UncertaintyVicePrincipal said...

"I love Ross. He would be considered as one of the Deep Thinkers of his time...oh, say, back in 1910"

Saw, flip, hammer, carry the two...

1910 ---> 1019

There.

Fixeth that for thee.

Anonymous said...

I knew you'd do a number on that piece. And yet, its really like shooting fish in a barrell. I mean, you pretty much can't get more sophmoric than that. I believe Douthat may have gone to my alma mater? Its humiliating to imagine that they didn't boot his ass not only off campus but out the tallest building (William James) to prevent him from sullying our good name. The reasoning in that piece is craptacular.

Here's a parental brag: my sixth grader was just asked to write a "persuasive essay" on some topic. She astonished me by writing a sophisticated piece on the imaginary question (which she choose) "should the school have a student council." Here's the thing--she argued both sides of the question with equal fervor, and equal insight. I'm pro democracy and pro student involvement but she really had my head spinning by offereing such good arguments pro and con that I couldn't decide which was right.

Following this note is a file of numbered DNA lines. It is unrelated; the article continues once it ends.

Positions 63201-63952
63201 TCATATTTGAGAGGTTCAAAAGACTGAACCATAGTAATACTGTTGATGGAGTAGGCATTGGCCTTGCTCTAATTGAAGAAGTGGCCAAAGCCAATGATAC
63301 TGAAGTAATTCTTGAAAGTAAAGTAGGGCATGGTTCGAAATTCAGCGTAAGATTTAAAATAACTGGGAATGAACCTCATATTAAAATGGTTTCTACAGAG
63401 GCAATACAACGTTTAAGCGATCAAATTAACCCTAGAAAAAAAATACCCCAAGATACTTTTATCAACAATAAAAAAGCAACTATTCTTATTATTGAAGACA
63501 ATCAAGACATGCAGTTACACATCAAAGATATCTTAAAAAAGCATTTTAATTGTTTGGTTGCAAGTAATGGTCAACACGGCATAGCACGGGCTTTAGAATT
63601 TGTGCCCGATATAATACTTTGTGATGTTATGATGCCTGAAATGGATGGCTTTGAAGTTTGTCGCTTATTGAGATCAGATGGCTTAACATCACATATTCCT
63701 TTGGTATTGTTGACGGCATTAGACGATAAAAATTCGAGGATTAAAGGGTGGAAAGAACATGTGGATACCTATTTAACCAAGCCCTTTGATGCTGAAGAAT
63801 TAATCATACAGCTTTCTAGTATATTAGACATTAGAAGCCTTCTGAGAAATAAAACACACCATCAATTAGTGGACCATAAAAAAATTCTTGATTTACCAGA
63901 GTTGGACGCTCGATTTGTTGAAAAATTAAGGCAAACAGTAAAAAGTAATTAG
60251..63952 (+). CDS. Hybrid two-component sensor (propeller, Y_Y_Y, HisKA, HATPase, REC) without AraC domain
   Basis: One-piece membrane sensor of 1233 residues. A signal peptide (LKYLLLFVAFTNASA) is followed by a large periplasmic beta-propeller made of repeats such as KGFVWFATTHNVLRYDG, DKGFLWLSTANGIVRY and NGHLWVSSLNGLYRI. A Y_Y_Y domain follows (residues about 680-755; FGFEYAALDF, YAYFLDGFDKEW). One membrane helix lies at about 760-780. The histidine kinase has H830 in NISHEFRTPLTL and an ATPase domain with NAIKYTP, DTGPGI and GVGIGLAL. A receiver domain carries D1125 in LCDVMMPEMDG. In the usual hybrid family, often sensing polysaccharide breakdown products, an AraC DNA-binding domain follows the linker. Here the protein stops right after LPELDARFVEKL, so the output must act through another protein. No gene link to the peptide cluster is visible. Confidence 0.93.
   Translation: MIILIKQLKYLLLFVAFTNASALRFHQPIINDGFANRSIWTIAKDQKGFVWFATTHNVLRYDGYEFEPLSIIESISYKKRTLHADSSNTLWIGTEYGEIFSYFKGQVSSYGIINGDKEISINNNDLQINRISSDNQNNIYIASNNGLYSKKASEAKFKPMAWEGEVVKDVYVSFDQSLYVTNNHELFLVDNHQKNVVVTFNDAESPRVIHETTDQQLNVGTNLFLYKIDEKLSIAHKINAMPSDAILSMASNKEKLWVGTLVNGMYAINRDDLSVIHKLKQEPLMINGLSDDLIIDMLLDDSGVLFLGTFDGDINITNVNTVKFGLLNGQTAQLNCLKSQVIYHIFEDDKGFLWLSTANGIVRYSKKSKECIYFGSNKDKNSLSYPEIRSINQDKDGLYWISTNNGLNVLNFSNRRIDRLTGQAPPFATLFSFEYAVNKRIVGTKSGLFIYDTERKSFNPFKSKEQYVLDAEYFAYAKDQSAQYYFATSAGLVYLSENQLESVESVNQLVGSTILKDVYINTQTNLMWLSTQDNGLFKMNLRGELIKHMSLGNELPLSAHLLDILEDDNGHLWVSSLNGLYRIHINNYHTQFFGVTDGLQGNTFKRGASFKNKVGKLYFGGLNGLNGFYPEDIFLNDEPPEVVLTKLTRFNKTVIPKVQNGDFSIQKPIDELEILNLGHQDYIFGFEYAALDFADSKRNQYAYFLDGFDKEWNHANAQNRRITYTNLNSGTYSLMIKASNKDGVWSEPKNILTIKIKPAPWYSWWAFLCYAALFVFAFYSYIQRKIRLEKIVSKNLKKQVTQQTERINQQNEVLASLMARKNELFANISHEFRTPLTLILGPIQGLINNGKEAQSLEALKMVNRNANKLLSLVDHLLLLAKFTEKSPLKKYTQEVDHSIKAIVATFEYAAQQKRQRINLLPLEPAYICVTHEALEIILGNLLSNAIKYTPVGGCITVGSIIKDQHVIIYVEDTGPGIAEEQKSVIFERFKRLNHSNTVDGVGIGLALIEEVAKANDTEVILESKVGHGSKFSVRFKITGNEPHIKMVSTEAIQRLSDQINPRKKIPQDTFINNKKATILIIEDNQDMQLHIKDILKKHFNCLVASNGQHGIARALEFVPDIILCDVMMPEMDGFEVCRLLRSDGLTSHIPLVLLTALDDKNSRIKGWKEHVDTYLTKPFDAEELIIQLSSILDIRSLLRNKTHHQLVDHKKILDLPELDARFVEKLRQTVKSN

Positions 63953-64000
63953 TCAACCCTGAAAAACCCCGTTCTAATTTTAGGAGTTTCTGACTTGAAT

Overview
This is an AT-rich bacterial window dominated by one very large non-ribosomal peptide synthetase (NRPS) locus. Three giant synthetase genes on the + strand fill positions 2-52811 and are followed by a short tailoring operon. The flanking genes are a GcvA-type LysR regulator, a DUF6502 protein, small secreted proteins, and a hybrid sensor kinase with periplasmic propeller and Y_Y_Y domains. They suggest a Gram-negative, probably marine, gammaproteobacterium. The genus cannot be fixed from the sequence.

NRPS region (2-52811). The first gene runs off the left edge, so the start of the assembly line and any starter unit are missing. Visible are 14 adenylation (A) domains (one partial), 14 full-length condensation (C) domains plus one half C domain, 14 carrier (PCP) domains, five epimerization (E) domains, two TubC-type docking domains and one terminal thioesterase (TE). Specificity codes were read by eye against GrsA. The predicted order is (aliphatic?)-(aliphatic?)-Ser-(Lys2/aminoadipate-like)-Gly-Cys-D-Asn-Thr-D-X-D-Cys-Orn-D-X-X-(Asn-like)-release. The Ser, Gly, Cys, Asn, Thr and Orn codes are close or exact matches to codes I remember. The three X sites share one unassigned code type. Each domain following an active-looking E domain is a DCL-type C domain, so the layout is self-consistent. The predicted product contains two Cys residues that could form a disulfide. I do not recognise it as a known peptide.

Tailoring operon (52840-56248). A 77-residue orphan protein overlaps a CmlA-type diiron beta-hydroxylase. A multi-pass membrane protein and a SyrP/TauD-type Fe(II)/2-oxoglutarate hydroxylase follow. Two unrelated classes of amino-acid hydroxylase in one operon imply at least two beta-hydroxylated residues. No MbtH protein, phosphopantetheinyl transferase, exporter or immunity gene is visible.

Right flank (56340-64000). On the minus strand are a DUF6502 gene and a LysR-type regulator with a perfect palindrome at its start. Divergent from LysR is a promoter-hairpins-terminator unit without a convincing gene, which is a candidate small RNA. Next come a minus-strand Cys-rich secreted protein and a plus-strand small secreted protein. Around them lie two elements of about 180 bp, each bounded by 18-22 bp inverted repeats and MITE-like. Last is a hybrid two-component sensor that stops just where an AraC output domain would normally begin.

That's something Douthat clearly never has had to do--he isn't a debater, he isn't an intellectual, and he's jaw droppingly dishonest in every line of that piece. My sixth grader could have shown him the flaws in his reasoning because every single thing is so patently based on faulty premises.

aimai

fish said...